I want to feel: comfortable in my own skin

I want to stop: wasting my time, mind and money

I want to let go of: the past

Zemanta Pixie

I Wanna Be Popular

I began blogging back in 2002 using the site Xanga.  I thought it was the coolest thing in the world and the community behind it was pretty great.  I even paid the $25/yr to get Xanga Premium, and paid for a few friends just to keep them blogging.  It was a pretty sad state, in high school and into college and stuck on Xanga.

It wasn’t long into my college career that I decided to make the move to something a little more powerful.  MoveableType was the answer to my prayers.  For the first time, I was in control of what I wrote, how it was presented and I didn’t even have to pay for it.  I had tried LiveJournal (yuck) and Blogger (not bad but kinda boring) but there was something about another company potentially owning my material, or being able to shut me down, that bothered me.

As I began to grow my blog and needed more flexibility, and when TypePad started to want to charge me for features I used to get for free, I began another search for a great blogging platform.  That is when I was introduced to WordPress, which had only recently changed from b2.

Moving my site over from MoveableType was supposed to be really easy but I was new to the whole MySQL thing and, well I deleted most of my posts, possibly all of them.

Back when my blog first started, I was afraid of people reading it.  Now, my friends and dorm mates all knew the address and read the blog, but anyone outside of that; well that made me quite nervous.  My father had recently gotten a new job in a high position with a boss would was very much against homosexuality and if they found my blog, he could lose his job.  Or so my brother convinced me.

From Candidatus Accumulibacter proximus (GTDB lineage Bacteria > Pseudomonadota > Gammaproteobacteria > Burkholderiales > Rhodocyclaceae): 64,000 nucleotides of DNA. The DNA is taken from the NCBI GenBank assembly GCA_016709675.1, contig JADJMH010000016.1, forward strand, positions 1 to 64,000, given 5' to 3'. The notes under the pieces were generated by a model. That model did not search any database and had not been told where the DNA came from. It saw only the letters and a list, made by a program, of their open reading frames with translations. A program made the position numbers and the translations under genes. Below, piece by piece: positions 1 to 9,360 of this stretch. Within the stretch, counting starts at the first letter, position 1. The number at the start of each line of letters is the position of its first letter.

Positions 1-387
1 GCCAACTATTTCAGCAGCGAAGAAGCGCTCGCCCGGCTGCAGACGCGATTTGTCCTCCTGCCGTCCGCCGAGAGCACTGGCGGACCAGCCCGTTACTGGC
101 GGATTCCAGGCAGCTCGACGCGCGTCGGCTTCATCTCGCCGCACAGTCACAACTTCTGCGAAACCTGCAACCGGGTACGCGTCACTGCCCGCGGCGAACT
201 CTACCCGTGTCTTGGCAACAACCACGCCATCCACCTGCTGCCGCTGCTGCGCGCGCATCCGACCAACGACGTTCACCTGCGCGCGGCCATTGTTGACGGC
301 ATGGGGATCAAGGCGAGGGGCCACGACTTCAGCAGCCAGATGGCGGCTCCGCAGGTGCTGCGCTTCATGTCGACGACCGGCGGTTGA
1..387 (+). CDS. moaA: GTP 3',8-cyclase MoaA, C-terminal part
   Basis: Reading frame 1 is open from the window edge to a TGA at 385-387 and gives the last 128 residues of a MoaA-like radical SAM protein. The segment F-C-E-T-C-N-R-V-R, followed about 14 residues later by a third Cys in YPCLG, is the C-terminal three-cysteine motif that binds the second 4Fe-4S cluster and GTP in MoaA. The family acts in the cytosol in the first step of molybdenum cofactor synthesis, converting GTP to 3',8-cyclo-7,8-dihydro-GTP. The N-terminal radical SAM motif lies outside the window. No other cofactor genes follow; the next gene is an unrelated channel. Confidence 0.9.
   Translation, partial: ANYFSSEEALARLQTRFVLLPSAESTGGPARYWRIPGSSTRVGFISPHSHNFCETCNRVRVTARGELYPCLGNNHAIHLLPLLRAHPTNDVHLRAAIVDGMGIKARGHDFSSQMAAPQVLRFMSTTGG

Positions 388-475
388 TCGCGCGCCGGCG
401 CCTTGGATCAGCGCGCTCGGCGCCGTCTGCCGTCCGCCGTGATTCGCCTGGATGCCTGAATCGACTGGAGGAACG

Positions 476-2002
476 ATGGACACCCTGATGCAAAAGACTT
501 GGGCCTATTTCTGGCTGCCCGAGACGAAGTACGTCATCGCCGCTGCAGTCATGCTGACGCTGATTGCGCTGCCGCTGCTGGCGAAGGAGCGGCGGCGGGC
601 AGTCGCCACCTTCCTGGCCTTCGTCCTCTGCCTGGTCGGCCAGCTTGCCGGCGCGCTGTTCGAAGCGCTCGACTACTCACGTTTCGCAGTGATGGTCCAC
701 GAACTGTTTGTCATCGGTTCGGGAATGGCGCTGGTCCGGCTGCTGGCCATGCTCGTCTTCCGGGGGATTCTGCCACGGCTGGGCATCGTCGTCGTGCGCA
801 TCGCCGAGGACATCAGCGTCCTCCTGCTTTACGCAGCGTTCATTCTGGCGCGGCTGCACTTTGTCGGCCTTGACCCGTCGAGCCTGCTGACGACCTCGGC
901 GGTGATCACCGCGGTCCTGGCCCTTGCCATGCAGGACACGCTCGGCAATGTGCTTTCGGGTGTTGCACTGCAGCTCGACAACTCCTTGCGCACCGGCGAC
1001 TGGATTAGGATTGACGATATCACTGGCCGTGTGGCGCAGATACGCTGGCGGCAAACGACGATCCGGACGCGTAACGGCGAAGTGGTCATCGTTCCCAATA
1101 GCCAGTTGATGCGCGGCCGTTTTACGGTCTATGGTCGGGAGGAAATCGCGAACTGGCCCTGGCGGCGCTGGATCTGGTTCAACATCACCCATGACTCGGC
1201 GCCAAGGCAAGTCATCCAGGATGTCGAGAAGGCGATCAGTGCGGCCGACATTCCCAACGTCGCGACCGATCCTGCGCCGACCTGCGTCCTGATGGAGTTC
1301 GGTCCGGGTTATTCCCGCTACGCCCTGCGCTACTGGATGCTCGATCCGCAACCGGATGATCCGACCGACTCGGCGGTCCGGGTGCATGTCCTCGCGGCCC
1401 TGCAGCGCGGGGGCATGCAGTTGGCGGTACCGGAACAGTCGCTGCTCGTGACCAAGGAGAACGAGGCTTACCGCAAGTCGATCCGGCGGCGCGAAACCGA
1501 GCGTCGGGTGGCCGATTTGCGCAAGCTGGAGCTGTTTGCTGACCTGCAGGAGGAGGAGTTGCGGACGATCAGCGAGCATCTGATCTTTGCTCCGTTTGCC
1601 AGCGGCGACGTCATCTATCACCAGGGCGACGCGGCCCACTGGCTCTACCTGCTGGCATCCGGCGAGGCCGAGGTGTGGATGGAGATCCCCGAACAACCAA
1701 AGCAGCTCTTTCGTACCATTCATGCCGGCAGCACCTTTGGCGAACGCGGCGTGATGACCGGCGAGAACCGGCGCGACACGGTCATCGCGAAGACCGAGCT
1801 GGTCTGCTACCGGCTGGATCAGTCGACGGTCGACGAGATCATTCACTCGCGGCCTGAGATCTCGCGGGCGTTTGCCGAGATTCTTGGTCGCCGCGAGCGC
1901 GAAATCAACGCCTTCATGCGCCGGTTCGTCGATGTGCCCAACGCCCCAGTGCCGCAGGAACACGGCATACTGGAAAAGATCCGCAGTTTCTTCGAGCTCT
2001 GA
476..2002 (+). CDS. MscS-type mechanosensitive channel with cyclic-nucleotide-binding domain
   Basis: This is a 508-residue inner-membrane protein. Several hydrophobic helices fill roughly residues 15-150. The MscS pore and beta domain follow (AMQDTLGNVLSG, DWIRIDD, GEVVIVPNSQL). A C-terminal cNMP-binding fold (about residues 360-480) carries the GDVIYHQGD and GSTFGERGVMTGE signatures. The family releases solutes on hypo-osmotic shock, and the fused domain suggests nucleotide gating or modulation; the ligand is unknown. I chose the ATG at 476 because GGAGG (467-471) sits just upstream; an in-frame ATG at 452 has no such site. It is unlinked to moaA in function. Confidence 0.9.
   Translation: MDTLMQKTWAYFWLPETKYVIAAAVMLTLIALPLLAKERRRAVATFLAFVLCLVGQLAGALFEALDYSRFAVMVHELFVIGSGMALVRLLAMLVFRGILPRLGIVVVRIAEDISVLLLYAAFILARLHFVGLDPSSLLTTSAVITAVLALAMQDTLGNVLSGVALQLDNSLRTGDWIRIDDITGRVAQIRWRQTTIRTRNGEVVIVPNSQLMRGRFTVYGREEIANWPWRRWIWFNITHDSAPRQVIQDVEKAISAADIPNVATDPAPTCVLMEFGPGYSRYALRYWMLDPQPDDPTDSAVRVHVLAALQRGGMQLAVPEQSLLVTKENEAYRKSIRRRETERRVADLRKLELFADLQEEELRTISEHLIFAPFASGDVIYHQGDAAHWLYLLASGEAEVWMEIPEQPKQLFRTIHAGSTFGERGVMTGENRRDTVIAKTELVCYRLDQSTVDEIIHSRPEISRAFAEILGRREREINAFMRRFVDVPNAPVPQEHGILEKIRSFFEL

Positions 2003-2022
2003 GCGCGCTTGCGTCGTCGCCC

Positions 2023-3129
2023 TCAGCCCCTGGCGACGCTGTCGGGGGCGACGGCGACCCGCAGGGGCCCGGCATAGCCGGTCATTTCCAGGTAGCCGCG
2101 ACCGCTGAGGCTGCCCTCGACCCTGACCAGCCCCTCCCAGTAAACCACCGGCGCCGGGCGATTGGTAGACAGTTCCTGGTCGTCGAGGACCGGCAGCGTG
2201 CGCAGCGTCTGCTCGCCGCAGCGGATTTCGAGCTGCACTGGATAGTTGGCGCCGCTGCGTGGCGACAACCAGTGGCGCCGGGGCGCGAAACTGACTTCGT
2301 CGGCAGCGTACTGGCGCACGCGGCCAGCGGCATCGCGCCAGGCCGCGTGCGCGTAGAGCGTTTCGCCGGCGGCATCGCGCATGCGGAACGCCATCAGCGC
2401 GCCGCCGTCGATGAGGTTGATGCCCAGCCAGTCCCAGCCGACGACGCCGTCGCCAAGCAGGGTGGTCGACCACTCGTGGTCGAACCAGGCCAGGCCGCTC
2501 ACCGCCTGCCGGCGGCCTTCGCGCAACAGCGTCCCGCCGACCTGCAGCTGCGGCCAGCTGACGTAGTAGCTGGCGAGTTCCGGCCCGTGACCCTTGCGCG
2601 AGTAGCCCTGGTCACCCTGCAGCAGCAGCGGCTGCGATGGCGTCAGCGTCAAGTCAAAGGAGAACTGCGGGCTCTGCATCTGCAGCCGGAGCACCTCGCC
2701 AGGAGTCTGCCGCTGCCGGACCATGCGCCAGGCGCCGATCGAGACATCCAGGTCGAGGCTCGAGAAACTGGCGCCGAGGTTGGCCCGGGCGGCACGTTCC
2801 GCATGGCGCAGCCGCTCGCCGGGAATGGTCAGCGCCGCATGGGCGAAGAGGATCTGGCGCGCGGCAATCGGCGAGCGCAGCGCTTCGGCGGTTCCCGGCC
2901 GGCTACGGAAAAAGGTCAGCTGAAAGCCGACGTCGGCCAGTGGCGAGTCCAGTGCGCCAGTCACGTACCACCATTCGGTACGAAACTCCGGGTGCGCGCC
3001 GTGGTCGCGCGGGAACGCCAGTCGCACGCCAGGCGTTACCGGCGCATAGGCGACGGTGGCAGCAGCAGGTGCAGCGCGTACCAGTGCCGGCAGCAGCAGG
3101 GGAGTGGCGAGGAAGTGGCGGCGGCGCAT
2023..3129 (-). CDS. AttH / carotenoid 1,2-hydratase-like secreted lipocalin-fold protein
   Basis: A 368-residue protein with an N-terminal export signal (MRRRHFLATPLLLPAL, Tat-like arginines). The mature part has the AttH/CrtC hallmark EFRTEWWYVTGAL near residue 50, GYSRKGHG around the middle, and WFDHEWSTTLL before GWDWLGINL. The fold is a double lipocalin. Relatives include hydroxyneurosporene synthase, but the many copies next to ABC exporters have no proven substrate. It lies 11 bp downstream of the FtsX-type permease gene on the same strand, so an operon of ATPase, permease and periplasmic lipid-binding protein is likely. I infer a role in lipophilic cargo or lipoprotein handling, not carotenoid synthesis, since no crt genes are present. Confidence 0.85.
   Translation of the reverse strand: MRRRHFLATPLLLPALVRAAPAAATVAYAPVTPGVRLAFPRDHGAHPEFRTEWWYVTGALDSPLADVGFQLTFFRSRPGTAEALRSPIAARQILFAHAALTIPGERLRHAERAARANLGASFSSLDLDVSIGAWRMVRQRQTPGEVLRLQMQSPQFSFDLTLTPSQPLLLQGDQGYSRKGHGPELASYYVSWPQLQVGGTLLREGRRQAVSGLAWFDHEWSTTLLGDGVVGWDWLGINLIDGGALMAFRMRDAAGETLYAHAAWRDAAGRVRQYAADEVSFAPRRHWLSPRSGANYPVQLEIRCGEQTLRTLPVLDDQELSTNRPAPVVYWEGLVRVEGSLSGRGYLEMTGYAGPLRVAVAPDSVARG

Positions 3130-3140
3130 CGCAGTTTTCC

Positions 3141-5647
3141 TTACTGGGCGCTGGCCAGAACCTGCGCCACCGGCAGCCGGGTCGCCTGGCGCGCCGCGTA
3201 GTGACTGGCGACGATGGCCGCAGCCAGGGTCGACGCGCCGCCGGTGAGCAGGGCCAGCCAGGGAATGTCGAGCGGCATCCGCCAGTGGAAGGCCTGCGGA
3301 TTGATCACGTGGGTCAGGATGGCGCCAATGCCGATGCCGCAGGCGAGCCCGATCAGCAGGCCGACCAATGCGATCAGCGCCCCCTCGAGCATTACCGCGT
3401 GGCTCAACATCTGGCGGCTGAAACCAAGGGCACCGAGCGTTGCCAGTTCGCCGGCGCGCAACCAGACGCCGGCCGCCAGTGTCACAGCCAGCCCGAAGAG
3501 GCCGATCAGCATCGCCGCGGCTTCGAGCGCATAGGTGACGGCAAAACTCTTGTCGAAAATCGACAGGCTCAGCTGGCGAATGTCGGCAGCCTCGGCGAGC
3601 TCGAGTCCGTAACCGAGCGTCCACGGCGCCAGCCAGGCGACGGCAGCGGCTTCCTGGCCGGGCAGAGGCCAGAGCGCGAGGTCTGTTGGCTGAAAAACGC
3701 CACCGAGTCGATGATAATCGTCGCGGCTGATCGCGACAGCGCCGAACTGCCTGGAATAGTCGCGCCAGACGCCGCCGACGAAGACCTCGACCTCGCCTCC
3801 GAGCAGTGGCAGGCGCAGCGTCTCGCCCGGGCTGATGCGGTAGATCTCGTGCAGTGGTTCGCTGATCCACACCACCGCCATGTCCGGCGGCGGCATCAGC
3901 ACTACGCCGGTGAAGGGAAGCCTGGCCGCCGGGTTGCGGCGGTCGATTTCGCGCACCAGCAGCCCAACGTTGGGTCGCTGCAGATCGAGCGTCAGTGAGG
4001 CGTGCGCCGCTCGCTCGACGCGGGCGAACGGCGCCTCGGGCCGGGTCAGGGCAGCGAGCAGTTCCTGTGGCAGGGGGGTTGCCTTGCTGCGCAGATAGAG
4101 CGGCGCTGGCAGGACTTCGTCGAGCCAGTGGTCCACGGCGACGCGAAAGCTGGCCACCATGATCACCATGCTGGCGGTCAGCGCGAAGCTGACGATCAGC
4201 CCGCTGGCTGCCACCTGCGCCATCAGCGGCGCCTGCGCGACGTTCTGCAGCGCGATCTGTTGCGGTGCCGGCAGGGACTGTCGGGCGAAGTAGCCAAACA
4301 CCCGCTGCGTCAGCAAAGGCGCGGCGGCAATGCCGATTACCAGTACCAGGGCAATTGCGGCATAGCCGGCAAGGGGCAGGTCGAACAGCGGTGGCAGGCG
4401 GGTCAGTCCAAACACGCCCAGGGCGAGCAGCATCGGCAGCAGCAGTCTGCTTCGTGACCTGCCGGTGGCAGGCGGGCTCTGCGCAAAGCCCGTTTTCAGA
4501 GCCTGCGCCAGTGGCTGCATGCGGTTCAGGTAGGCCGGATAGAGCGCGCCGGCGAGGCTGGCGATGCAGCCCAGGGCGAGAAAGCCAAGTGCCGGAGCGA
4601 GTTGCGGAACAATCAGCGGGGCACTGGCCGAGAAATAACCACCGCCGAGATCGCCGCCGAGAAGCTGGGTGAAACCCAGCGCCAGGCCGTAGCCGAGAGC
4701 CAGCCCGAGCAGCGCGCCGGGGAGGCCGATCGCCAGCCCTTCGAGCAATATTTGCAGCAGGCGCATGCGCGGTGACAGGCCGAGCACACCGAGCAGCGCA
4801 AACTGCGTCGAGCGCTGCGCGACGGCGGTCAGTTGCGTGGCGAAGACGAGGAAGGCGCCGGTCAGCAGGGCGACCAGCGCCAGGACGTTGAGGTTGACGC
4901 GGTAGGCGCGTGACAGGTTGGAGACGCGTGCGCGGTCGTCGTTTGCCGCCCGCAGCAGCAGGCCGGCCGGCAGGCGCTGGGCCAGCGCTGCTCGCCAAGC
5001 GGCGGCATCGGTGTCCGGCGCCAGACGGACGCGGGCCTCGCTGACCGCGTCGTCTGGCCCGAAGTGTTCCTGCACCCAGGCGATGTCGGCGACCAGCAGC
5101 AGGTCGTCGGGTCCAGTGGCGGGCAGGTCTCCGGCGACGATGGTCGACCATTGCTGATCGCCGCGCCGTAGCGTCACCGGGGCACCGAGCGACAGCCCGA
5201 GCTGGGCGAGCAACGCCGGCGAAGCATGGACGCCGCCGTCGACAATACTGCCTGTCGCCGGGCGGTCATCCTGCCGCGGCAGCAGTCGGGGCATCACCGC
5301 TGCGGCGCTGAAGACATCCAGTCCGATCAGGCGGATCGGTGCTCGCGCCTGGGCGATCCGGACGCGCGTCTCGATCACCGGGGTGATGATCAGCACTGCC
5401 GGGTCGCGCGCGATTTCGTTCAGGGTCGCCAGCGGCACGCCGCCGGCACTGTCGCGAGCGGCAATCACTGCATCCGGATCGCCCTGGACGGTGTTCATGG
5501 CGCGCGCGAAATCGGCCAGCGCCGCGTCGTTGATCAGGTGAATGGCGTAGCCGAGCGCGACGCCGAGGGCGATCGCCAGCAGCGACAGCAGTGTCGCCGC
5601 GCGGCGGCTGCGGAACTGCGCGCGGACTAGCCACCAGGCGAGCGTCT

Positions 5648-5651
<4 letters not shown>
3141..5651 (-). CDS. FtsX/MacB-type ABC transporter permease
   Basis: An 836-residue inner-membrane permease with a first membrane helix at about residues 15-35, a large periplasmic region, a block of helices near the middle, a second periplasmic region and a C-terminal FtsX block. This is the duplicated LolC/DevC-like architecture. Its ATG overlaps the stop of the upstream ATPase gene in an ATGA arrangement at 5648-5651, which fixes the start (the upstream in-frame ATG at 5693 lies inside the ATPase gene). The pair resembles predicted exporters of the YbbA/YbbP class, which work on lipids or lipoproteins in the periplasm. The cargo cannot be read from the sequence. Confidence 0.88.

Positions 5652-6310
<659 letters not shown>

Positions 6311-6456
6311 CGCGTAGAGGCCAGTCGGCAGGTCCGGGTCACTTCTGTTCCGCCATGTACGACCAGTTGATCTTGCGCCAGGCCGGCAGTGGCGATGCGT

Heck, my family didn’t know I was gay, I wasn’t really out to them; and that’s even a little iffy these days.  But I was terrified that a professor or a family member would find the site and I’d be done with.  So I kept the blog as a subdomain of my main site, Soundwise.  I haven’t updated Soundwise since, oops.

It wasn’t until I moved to California that I felt comfortable with a blog that had its very own domain, and it even had my name in it.  But that was the trick, if someone asked me, “I hear you have a site/blog, what’s the address?”

I would simply respond, “Oh, yes!  The address is really simple, it’s just justin dot com.”

They would go, “awesome, I’ll have to check that out”

Clickity clackity, www.justin.com

Booyah, tricked.  Now, if I wanted them to make it to my site I’d just say, “Oh yeah! just go to www.itsjustjustin.com

Now-a-days I don’t worry so much.  I am more or less completely out to my family and no longer have skeletons in my closet to worry about.  I have made myself public and in many ways that is incredibly freeing.

Not only have I found a way to release stress and tell a story; I’ve found a new way to making friends.  In the past two months I have made so many incredible friends through blogging and through one guy in particular, Jester from Jestertunes.com.

Here’s a quick list of bloggers I have recently befriended or have been inspired by their site…

Winterheart/Sunlight Sucks
ToriBlaine
Jestertunes
UncleMonkeyBoy
Blogography
Down With Pants!
Socially Dead
Snackie’s World
SecondHand Tryptophan
Brainporn

I read these blogs regularly and so do a lot of other people it seems.  Snackiepoo seems to average 20-50+ comments on each of her blog posts, and that’s really nothing compared to some other bloggers who are getting hundreds of comments.

So what I’m here to find out is, how do they do this?  I don’t care about monetizing my blog, that would be awesome but I just like blogging.  I love to write and to post my photography out there and my thoughts on whatever comes to mind.  But it seems that my hiatus a while back where I stopped posting really hurt me, I’m down to 50-300 hits a day.  That’s too big of a range and only a comment or three per post?  How disappointing.

I get the most hits on nerd posts.  If I write about Apple or something totally nerdy, especially if I complain about something nerdy, hits galore.

Something personal, not terrible.

Photography… people love it but rarely comment (sad face)

Political (nothing, zero, zilch)

John Mayer Kissing Adam Levine CRAZINESS!  Tons of hits and comments

So what is the key?  What is it that makes people keep coming back and gets them to post comments?  I’d love some input, especially from the guys on my blogroll.

To me, blogging is like High School all over again, we are all battling to make it to the top and we don’t mind shitting on anyone in order to get there.  Well, I don’t care to be on the top, I just want to maybe make it up the bank of the mountain a bit; and I could use your help!

Much love,

Justin